From companies that specialize in home loans, to the mortgage team at your local credit union or bank, you may have multiple lender options to choose from.
You should look for a lender who can meet you at your level of understanding, like a loan officer or financial consultant—someone who is trained to help you make the best decision for your finances. You should have someone who is up for answering your questions, no matter how basic or difficult they may seem and provide helpful information so you can make the right choice for your loan.
If you know your credit score, the price range you can afford, and how much of a down payment you can make on a house, you can get a quick rate from many different lenders. This process is known as rate shopping; the goal of rate shopping is to go with the lender and rate that make you feel most comfortable being in a long-term relationship.
It’s important to keep your rate shopping within a 14-day window if you don’t want your credit score to be negatively impacted by all of the “hard” credit inquiries. When a credit check is made, credit bureaus see this and understand that you could potentially add more debt. Because of this, your score will drop from multiple credit checks.
Lenders understand that a consumer has the right to find the lowest rate.
In fact, lenders will typically give you a 14 to 15 day window where credit checks pulled for home loan purposes will not count against your credit score. Be sure to contact or meet with potential lenders within this two-week timeframe to avoid a credit drop.
What to do Once You Have Been Pre-Approved:
Don’t Make Big Financial Changes
While you are in the home-buying stage of your life, try not to make any big financial changes, such as taking on new credit, paying off large debts, or taking a large chunk of money out of your savings account—even changing jobs is not advised. Your pre-approved loan amount is based on your situation at the time of your pre-approval. It’s in your best interest to try and keep things as consistent as possible during this time so you won’t have to provide new information or risk your pre-approval amount changing.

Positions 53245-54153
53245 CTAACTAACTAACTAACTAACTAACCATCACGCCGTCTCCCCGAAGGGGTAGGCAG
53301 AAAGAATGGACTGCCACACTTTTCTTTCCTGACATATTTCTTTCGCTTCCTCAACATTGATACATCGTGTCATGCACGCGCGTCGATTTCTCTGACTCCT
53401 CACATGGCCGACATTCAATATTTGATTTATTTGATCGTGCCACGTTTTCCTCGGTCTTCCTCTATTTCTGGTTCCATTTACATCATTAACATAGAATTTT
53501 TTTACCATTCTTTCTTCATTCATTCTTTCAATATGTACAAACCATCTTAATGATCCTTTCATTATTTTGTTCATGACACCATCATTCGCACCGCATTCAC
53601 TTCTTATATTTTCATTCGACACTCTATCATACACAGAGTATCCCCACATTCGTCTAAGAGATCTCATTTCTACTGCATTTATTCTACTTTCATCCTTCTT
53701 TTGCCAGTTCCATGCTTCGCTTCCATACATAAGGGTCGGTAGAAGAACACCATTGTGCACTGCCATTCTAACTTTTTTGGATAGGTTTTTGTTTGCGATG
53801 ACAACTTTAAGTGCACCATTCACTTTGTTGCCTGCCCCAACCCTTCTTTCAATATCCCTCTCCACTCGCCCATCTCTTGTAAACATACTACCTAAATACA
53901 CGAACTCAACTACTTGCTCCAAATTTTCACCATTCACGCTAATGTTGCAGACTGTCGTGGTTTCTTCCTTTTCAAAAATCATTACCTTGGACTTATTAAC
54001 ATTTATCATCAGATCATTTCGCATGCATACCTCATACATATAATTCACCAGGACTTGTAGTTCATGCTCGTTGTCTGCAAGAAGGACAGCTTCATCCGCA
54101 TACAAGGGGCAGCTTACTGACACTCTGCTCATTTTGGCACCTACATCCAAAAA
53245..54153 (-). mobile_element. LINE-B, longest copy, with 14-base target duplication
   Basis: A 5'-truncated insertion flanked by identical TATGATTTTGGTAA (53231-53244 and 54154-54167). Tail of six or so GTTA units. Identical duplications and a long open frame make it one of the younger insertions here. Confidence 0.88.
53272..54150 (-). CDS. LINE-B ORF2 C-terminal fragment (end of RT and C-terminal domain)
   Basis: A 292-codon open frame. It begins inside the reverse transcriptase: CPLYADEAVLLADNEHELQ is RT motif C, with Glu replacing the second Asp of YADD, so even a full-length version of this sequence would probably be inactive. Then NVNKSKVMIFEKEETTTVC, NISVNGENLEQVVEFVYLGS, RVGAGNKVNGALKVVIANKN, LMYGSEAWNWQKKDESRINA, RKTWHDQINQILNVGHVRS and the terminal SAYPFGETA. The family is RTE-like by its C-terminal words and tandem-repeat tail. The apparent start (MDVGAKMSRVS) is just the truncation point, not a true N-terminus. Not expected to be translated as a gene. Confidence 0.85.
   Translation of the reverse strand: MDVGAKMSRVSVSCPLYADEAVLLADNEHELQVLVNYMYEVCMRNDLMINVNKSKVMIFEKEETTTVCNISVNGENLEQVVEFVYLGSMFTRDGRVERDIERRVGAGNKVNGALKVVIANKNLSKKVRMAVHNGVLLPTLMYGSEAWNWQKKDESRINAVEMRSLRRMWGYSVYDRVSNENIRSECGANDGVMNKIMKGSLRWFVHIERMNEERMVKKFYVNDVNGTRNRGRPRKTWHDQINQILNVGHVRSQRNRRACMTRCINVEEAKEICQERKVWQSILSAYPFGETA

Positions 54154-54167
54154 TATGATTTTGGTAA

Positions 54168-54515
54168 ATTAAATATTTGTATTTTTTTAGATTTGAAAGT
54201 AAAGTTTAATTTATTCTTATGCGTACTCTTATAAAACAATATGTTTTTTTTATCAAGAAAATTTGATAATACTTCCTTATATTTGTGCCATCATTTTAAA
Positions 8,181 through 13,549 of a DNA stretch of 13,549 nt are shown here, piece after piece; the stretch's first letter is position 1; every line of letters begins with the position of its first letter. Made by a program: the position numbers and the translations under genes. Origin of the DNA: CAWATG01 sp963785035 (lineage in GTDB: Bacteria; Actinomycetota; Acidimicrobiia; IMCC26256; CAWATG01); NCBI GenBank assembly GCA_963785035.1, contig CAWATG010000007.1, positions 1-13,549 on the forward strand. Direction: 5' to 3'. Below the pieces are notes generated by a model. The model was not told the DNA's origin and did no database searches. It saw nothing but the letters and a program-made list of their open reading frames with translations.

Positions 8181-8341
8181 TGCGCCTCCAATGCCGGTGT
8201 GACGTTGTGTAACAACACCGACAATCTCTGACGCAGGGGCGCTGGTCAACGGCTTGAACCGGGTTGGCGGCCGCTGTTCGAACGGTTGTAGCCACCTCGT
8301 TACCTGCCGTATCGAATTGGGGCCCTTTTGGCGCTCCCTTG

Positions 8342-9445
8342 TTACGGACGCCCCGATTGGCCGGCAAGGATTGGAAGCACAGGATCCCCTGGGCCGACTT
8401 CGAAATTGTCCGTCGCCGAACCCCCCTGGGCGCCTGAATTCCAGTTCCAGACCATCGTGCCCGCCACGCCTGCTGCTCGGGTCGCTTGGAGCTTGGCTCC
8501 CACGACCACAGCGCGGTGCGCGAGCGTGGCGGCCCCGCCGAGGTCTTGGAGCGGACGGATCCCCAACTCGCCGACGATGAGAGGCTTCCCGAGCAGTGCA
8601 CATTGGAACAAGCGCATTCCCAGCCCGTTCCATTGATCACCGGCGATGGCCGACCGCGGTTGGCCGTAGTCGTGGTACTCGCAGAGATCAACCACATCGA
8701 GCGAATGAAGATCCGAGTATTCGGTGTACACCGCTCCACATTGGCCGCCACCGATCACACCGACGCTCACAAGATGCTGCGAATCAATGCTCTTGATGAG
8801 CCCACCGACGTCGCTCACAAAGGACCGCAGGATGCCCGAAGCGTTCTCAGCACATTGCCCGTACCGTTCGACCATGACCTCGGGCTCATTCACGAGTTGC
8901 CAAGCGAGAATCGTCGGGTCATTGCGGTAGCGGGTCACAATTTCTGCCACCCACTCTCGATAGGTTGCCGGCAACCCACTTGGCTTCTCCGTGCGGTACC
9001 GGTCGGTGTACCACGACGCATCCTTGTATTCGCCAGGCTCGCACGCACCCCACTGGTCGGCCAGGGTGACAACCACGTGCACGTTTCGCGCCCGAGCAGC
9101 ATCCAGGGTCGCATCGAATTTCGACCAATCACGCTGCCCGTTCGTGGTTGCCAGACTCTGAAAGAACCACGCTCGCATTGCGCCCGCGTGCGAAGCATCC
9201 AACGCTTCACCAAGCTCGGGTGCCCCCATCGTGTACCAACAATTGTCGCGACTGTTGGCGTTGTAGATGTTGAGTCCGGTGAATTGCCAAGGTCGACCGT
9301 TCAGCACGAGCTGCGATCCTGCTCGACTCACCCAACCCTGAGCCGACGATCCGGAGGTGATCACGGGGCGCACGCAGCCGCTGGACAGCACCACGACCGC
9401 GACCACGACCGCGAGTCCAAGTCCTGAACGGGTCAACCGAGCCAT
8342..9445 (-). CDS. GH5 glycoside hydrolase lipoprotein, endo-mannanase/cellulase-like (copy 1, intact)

Lastly; your down payment isn’t the only cost you will have to pay for your new home. You will also have to pay cash for closing costs and pre-paid costs. Here’s a brief breakdown of what each means:
Continue to Educate Yourself Along the Way
Once you know what you can afford, it’s time for the real house shopping to begin. Becoming a homeowner is a balance of both patience and quick action. Patience to get through the mundane (and sometimes prolonged shopping experience) and quick action for you and your real estate team to put in an offer on the house you want before it’s too late.
Not every buyer’s experience is the same. If you want to learn more about the home buying process and get additional tips about getting approved for loans from actual loan officers, we encourage you to connect with one of Jeanne D’Arc Credit Union’s Loan Officers OR attend one of our First Time Home Buyer Seminars.
Have any specifics questions about the home buying process? Leave a comment!